Power of the Question
Lesson 1: The Naive Question
In their journals, ask students to free-write in response to a naïve question, such as “Why are you in this class?” or “What is the point of coming to school?” After students have had a chance to respond to the question, encourage several students to share their responses.
Ask students to consider the warm-up question. What are the characteristics of this type of question? How did students react to answering this question? What kind of responses did this question generate?
Inform students that this question is an example of a naïve question. Ask students to define the word “naïve” and share examples of how they have heard this word used in other contexts.
To learn more about the idea of naïve questions and types of questions in general, introduce students to veteran radio host Scott Simon, using NPR’s bio: In advance, highlight three or four facts in the biography that are evidence that Simon is an appropriate model for the questioning process.
Show part one of the Simon video and ask students to listen for his definition of a naïve question. Encourage students to write the definition and an example in their notebooks.
You can watch the entire Simon video here.
After viewing the first section of the video, brainstorm a list of naïve-question characteristics. Record this list on the board or chart paper. For example, naïve questions ask people to explain basic meanings or implied understandings that often go unstated. They can force people to look at something from a different perspective or uncover simple, but powerful, feelings and responses.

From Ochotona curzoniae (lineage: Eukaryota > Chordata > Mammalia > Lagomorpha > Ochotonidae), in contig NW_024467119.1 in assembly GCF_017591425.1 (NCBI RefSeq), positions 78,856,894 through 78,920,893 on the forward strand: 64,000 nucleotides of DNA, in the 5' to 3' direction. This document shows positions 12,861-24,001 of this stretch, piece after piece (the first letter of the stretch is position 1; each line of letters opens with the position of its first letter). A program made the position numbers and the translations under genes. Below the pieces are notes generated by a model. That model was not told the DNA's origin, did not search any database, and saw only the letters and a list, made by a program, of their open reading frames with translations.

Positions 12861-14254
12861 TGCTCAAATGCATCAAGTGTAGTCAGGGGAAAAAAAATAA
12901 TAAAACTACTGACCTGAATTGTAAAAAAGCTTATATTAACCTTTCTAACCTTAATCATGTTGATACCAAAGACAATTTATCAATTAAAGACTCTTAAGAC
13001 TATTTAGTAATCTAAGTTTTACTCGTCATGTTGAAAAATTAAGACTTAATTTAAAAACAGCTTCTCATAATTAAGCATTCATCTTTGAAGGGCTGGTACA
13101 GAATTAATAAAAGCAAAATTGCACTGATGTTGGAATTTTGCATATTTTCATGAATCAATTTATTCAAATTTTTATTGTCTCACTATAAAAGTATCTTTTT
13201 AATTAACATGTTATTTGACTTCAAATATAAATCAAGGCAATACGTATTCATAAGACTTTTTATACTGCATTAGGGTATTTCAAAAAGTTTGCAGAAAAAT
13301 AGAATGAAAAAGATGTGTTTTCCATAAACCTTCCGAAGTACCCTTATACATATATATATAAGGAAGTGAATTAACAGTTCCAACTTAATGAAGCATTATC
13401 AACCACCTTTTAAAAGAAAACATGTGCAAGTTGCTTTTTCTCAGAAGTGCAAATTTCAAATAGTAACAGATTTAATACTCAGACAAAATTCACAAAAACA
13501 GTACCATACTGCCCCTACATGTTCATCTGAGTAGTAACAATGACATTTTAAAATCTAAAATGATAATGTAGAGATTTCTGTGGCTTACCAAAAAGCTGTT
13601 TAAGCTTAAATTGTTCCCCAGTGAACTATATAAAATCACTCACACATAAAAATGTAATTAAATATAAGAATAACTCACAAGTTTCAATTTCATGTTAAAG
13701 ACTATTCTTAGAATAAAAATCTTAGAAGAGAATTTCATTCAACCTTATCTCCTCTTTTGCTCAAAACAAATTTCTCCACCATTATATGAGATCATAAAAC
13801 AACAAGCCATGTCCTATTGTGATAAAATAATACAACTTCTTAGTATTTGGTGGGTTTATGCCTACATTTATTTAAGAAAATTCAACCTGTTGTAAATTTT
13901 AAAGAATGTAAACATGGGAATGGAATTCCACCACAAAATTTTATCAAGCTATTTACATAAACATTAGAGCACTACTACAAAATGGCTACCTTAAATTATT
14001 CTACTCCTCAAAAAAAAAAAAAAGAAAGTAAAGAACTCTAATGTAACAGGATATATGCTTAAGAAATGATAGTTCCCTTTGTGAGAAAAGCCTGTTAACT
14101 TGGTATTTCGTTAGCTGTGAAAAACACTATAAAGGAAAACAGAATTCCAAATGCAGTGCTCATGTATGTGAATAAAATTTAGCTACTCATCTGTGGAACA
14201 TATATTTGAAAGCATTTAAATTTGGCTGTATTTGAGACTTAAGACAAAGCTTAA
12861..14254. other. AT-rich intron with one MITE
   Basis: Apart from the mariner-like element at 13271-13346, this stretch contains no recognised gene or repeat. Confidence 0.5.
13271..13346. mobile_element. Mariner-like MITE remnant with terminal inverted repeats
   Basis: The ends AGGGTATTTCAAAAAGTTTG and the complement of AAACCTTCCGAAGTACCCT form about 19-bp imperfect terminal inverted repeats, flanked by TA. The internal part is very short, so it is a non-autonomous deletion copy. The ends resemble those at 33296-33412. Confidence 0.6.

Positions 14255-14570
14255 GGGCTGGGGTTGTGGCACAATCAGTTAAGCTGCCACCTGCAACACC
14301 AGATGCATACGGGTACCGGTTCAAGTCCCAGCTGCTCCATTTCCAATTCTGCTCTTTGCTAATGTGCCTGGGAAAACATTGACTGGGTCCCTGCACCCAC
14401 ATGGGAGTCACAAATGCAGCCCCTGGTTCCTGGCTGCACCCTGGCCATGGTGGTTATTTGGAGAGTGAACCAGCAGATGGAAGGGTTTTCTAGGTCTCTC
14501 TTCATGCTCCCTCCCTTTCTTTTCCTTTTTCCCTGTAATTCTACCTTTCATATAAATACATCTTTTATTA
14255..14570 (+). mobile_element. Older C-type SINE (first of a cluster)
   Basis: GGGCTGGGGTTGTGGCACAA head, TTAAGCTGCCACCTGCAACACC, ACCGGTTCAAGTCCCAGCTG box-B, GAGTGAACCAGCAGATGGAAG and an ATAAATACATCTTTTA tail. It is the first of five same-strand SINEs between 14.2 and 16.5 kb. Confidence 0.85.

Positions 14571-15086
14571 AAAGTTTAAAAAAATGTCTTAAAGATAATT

Working with a partner, ask students to develop five naïve questions and then identify a situation in which each question might be posed. Use the graphic organizer, like the sample below, to help students organize their responses.
|Naive questions||In what situation would this type of question be useful?
|Example: Why do you teach?||Ask this question to your teacher to better understand their motivation and interest in teaching.|
|Why were you fighting?||Ask this question to a soldier who has just returned from the Iraq war.|
Ask each group to share their best example of a naïve question. Encourage the rest of the class to suggest a situation where this question would be helpful to ask.
Tell students to listen/watch a news program either on the radio or television for 30 minutes. Make a list of all the naïve questions that were asked.